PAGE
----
Over the course of professional practice, I feel that I have learnt a lot. I have been able to learn things about the working industry that one day I will be a part of. It has been very interesting interacting with new and different people as well as being out of my comfort zone doing things that I would not normally think of doing. Although that is what being in the art industry is about. Collaborating with new people, working together to create amazing work that you couldn’t have done by yourself.

I have enjoyed everything about this module and am disappointed that I wasn’t able to attend a few of the outings and activities that were provided for us. I am glad that we were shown a range of different possibilities and outcomes to what our photography degree could lead to, some of which I had never thought of.

Although initially dreading it I am glad that we had to interview a photographer/practitioner and do a one days negotiated work experience. This is because it meant I had to interact with people I would not normally speak to and put my myself in an uncomfortable position that I had to overcome. From this, it has made me a stronger and more confident person where I feel I could speak to the people necessary.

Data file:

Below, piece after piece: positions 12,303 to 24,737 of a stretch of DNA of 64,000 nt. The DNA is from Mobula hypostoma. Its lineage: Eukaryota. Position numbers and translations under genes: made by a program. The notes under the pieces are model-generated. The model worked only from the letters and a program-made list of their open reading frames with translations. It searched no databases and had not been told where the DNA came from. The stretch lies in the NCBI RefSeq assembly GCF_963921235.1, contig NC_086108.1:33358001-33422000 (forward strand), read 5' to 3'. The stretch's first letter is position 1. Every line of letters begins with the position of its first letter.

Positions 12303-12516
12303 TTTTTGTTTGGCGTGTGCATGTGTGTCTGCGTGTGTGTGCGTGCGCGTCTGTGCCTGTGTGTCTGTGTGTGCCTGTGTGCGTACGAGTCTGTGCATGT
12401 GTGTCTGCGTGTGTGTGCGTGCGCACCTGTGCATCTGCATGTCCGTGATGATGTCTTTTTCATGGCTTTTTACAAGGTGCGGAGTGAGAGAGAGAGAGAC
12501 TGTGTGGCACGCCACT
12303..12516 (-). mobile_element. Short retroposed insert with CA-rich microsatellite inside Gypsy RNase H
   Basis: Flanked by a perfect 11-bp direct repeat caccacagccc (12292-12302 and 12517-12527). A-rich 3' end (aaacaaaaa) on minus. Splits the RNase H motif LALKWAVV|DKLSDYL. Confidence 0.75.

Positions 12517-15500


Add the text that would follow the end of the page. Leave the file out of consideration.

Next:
Another thing which I have enjoyed from this module is that I went and visited lectures at Plymouth university and visiting photographers in Plymouth college of art. I was able to listen to artists speak about their work in a way you cannot read. I was able to listen to the way they described their work and how passionate they all were. This made me think that I had to be more passionate about my work and that I normally have a hesitation and unconfident feel about my work. That it is not good enough to talk about that way, but it made me realise that I need to be more confident about my work.

I feel that if I could I would change the confusion about the course. Not knowing or understanding which parts were professional practice and which were a part of a different module? I got very confused at times during the lessons as it was not made clear.

Over all I enjoyed the module and the way that although I did not getting the lessons sometimes, when it came to writing up it was easy and simple, the same goes for the interview and the work placement. I am glad that I was able to learn so much and have so much experience I can take with me into the future, as everything we were taught is useful, even if that included just a informal conversation.




Exhibition about Elemental intervention. – We decided that this was work that we had all completed and all had work for. We initially decided to put it on the walls, but last minute changed it to the table. This was for many reasons. The first reason was that walls are normal and boring, exhibitions are always on walls. This was why the table came in, it also meant that instead of just standing and looking at it, they have to interact with the work. walk around it and bend down to see it. Finally we decided to keep the table as wood instead of putting a white sheet on it because the wood looked more elemental.